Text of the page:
Is The Honeymoon Over Between Canadian Women and Justin Trudeau?
Marking this year’s International Women’s Day, Canadian Prime Minister Justin Trudeau shared his support for gender equality in the form of a tweet. Attached to his tweet was a link to his full statement, which concluded, “Today, let’s celebrate the major achievements of women everywhere, and keep pushing for progress on gender equality. We all benefit when everyone has an equal opportunity to thrive—and we all have a role to play to make that a reality.” This statement seems to belie recent events that have been unfolding regarding the SNC-Lavalin controversy, which saw the demotion and resignation of former Minister of Justice and Attorney General, Jody Wilson-Raybould, and the resignation of President of the Treasury Board, Jane Philpott.
Canadians have been criticizing Trudeau as a self-proclaimed feminist whose actions are contrary to his pronouncements. In the midst of the SNC-Lavalin scandal—in which the Montreal-based engineering and construction company bribed dictatorial Libyan officials in order to win lucrative contracts in the country—Trudeau has lost two of his most successful female cabinet ministers. Wilson-Raybould, the third woman and first Indigenous person to hold office as Canada’s Justice Minister and Attorney General, claims that she was pressured by the Prime Minister and his office into offering SNC-Lavalin a Deferred Prosecution Agreement (DPA). After refusing to offer a DPA, she was demoted to the Veterans’ Affairs portfolio, a position from which she later resigned. The evidence that Wilson-Raybould was pressured raised concerns for Philpott and fostered her uncertainty over the way the Trudeau government handled the SNC-Lavalin file.
The women’s resignations have been described as “game-changing feminist governance.” Since then, Liberal MP Celina Caesar-Chavannes and Conservative MP Michelle Rempel have also spoken up in light of these events. Caesar-Chavannes responded to Philpott’s resignation in a tweet asserting, “when you add women, please do not expect the status quo. Expect us to make correct decisions, stand for what is right and exit when values are compromised.” Caesar-Chavannes also disclosed that she will not be seeking re-election. Rempel has also voiced her opinion regarding the recent affairs, stating that the SNC-Lavalin scandal has exposed Trudeau as a fake feminist and that “gaslighting a strong woman… sets women back.”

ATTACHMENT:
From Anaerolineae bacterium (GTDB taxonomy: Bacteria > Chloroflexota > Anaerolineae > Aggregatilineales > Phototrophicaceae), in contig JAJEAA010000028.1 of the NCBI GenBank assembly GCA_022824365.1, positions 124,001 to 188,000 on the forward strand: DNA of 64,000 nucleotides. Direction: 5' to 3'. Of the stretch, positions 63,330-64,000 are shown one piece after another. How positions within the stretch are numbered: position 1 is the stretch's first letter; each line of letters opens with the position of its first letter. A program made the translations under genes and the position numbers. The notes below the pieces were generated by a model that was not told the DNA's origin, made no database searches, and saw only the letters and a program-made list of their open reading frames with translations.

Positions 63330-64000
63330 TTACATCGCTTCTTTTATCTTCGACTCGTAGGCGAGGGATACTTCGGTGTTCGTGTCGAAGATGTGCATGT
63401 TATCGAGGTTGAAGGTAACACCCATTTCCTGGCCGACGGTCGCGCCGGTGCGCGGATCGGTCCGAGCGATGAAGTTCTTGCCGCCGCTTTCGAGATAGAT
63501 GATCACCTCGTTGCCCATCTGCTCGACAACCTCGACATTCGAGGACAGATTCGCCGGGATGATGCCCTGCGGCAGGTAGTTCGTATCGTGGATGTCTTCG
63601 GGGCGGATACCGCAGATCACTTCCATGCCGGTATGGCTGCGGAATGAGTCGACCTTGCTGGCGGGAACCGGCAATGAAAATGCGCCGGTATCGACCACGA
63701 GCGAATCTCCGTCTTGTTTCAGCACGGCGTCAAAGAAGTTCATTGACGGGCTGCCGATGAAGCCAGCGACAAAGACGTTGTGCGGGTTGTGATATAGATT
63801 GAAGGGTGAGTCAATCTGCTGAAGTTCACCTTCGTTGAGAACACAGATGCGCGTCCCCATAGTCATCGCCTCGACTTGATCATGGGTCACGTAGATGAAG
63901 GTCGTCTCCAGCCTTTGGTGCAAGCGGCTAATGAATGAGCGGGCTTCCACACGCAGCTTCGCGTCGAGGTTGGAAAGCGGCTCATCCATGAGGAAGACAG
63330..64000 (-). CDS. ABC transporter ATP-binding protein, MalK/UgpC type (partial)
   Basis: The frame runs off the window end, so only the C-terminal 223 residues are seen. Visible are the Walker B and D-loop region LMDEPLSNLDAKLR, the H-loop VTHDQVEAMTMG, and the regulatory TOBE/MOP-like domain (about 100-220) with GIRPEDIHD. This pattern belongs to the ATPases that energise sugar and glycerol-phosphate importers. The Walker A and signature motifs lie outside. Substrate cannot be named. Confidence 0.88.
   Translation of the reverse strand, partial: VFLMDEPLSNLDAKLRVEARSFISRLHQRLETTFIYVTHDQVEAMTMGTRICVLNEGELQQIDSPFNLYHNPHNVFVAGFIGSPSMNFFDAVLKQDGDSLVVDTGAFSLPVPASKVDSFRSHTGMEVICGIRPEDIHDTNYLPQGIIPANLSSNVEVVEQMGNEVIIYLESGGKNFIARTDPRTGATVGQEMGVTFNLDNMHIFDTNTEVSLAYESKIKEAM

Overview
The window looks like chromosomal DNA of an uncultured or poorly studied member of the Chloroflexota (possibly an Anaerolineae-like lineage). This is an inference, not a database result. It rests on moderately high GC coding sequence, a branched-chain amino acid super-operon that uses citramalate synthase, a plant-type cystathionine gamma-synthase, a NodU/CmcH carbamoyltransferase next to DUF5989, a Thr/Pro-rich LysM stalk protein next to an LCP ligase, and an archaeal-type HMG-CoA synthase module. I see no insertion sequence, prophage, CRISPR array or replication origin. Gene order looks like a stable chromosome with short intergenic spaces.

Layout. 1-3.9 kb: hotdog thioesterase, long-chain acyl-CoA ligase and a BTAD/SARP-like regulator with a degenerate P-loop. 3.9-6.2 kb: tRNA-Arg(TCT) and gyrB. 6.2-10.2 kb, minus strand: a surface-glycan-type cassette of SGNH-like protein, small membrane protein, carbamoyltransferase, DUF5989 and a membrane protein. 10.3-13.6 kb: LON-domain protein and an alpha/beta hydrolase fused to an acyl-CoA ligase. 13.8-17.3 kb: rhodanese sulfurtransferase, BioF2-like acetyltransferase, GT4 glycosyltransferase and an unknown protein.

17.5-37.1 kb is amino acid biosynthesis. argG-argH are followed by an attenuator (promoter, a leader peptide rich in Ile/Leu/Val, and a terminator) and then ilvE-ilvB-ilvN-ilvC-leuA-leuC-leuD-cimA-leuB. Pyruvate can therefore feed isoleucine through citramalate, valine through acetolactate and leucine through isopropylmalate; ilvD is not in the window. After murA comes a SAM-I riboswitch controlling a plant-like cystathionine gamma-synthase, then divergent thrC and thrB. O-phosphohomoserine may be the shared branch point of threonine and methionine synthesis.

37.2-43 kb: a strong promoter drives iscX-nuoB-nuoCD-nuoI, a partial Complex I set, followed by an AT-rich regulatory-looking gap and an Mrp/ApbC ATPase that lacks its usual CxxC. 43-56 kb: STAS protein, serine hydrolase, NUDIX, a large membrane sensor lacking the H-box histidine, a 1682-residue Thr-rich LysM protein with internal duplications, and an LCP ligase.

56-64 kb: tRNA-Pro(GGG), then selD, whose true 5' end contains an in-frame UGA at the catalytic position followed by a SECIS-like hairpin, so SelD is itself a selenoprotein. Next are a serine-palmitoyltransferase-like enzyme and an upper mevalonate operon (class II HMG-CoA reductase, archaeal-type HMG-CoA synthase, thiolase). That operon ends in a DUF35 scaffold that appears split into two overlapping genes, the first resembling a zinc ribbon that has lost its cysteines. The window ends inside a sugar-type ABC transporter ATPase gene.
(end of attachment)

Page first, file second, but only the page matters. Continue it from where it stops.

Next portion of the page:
Regardless of Trudeau’s strategic ability to gain small-scale approval from Quebeckers over the course of these scandalous affairs, his approval rating among women has declined. In an Ipsos poll composed of 1000 adult Canadians and conducted before Philpott’s resignation, 28% of women who intended to vote expressed their support for Trudeau and the Liberal Party. This figure trails behind the 37% of expressed female support for Andrew Scheer and the Conservative Party, though maintaining its position above the 24% of female support towards Jagmeet Singh and the NDP.
Based on the responses and sentiments towards the scandal, it is obvious that former heartthrob Trudeau no longer enjoys the fresh and exciting relationship with female voters as he did in 2015. He was commonly described as “the epitome of the ideal man,” and his popularity with women peaked in 2017 when he promised to invest $650 million into reproductive health rights around the world on International Women’s Day. Some might ask: Trudeau has already advocated for feminism, is this not enough for Canadians? The Canadian tendency to rest on its laurels is a dangerous impediment to the progress of gender equality. Ignoring gender equality issues that remain to exist, leaves no room to challenge flaws nor to make improvements.
Moving forward, Canadians should acknowledge their idiosyncrasy and confront issues that are often swept under the rug. Confronting masked issues with regard to gender equality can prevent the unfolding of shocking behaviour. This includes the behaviour of a self-proclaimed feminist Prime Minister, who threatened his female Minister of Justice and Attorney General because she refused to pardon a guilty company. Masking gender equality issues with self-proclamations and victories is simply a distraction from the truth behind advocacy. This distraction, however, may not last long, and similar to Trudeau’s case, it can risk the exposure of fake pronouncements. Trudeau’s feminist mask has fallen due to the pressure he put on Wilson-Raybould, and Canadian voters recognize this. Let this be a lesson to avoid prizing self-proclaimed feminism and to focus on sincere action… “because it’s 2019!”